Michela: From the language localization side, we use a TMS that the doctors have access to. It is quite complex because you have the medical content, the regulated content and you have the safety to take into account for the patients when you are localizing the content. There are so many different people that contribute to this process. It goes a bit further than localizing or transcreating or adapting because there is a lot of work that gets done even before the content gets to us. 

An example that I always make is, your head is hurting and the diagnostic around your head hurting can have billions of associations with different things. If you are in the UK, for example, then maybe it can be associated with the flu or something else. If you are somewhere else in the world and you have a fever, it might be malaria. It is not a choice that we make from a language perspective, but you have a whole team of epidemiologists. If you are delivering this content in Malaysia or in Rwanda, what can it be connected to? There is this whole work that happens even before the content arrives to us, to localize which is very complex and very fascinating as far I am concerned. In Rwanda, we work with the government so Babylon is like the NHS for the UK. We provide health services to the entire population of Rwanda.

Then the doctors get involved at the end as well so after we have localized everything, we always use people in the country because it is very important to have people who actually live there. They can spot things like if the app tells you to call an ambulance, is it something that you will do in that country or are ambulances available to you, is this a thing? We want people who live in the country to be able to spot anything that might need changing and after that process is done, it goes back to the doctor’s in-country to review it and sign off. It is quite long, but it does not feel like it when you do it because it is business as usual. It is definitely a thorough process.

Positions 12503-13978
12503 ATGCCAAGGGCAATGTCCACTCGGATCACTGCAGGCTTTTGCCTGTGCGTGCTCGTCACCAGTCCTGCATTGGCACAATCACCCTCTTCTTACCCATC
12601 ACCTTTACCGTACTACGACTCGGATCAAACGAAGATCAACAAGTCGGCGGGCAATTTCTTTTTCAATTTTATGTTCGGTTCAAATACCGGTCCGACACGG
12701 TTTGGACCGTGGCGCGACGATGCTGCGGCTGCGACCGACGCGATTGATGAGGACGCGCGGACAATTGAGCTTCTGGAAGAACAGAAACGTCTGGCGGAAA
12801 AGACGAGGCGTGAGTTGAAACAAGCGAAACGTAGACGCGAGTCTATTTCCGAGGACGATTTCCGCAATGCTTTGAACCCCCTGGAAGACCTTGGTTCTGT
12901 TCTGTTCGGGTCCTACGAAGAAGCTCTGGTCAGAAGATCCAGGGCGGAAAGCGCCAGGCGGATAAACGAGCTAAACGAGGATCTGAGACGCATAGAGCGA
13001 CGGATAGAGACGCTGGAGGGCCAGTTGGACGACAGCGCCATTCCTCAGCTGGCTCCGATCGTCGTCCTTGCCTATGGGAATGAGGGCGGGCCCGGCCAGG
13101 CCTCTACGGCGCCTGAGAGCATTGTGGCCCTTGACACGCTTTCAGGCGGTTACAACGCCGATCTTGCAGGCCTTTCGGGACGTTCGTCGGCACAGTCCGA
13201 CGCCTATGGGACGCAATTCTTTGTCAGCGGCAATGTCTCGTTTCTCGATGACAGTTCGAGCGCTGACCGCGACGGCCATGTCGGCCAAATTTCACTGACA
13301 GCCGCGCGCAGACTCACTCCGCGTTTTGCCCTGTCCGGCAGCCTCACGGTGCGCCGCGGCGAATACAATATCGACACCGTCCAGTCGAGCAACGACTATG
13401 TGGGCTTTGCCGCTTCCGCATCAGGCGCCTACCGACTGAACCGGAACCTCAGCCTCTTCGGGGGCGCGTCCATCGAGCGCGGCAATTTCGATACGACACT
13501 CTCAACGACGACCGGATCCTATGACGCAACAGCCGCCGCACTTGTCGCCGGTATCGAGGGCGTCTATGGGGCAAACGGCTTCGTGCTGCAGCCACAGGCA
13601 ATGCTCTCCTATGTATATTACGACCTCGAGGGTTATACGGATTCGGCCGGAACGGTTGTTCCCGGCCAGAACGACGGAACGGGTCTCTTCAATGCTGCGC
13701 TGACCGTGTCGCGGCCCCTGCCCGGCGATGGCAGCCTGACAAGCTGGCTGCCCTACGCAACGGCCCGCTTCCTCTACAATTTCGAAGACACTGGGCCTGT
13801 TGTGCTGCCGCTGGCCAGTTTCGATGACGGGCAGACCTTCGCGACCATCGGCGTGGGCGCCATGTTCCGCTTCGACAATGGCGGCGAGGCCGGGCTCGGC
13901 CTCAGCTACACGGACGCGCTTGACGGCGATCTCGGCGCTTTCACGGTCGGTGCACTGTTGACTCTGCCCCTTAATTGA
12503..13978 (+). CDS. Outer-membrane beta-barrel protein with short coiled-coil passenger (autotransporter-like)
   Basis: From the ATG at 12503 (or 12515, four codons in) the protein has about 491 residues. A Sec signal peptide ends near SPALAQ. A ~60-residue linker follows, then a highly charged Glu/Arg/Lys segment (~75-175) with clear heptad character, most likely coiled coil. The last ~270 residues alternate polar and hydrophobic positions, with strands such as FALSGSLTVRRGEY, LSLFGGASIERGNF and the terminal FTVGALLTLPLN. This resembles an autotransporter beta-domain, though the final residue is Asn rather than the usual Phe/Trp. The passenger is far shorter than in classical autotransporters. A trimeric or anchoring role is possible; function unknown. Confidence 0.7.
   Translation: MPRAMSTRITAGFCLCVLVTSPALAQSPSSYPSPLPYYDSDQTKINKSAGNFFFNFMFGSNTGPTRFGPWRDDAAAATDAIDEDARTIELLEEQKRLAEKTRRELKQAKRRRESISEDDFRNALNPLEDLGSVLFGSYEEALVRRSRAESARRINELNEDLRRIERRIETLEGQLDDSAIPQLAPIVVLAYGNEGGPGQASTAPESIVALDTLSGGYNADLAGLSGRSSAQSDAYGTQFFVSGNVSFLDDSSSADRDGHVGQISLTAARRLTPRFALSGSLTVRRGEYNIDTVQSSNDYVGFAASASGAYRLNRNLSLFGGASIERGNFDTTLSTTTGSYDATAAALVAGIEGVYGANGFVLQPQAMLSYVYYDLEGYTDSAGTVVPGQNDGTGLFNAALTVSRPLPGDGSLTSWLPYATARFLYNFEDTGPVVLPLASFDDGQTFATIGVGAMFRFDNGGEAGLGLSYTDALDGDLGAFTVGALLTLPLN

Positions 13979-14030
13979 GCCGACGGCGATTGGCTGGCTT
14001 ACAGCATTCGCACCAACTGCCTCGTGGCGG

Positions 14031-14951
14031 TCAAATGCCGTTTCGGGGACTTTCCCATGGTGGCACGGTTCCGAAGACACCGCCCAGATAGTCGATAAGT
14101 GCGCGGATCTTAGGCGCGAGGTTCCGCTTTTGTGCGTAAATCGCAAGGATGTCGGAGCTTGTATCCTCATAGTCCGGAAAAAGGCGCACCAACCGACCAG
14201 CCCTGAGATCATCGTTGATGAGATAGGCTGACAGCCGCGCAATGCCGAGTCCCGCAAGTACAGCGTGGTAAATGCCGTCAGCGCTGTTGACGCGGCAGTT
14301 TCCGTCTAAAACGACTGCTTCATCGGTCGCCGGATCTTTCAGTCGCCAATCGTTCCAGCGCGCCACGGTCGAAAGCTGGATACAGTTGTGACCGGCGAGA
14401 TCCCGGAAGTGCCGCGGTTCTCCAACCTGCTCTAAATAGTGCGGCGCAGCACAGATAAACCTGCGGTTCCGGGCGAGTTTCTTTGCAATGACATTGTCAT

Esther: What kind of technology are you using to support your content and localization? Is it proprietary? Third-party? What kind of tools are you using? 

Michela: We developed some tools in-house especially for the integration with the AI tools so wherever, we call it the brain, the doctor brings forward. There are some tools that call out to other tools that we use so we do have a TMS, which is not built in-house. It is off the shelf and then we have tools in-house that connect to it to help call the strings and deploy them. 

Florian: When you are primarily localizing for apps, are there any particular challenges there and any differences like iOS versus Android? Is there anything noteworthy there? 

Michela: It is like these other things that you learn when you start working on the buyer’s side or how many levels of complexity there are to something that you do localize. The good thing is that yes, there are restrictions, the screen size in which the user is going to see. The app affects, the length of the string of the content, so there are a lot of things to take into account, and these are usually picked up at a testing step done before deployment. The good thing is that there are teams in-house that build for those platforms, the internationalization. Actually, the code associated with the string is done by people who do that. It is taken into account. It is a limitation sometimes but luckily, there are specialists who can definitely support that. 

Esther: Where does machine translation fit into your workflow? If at all?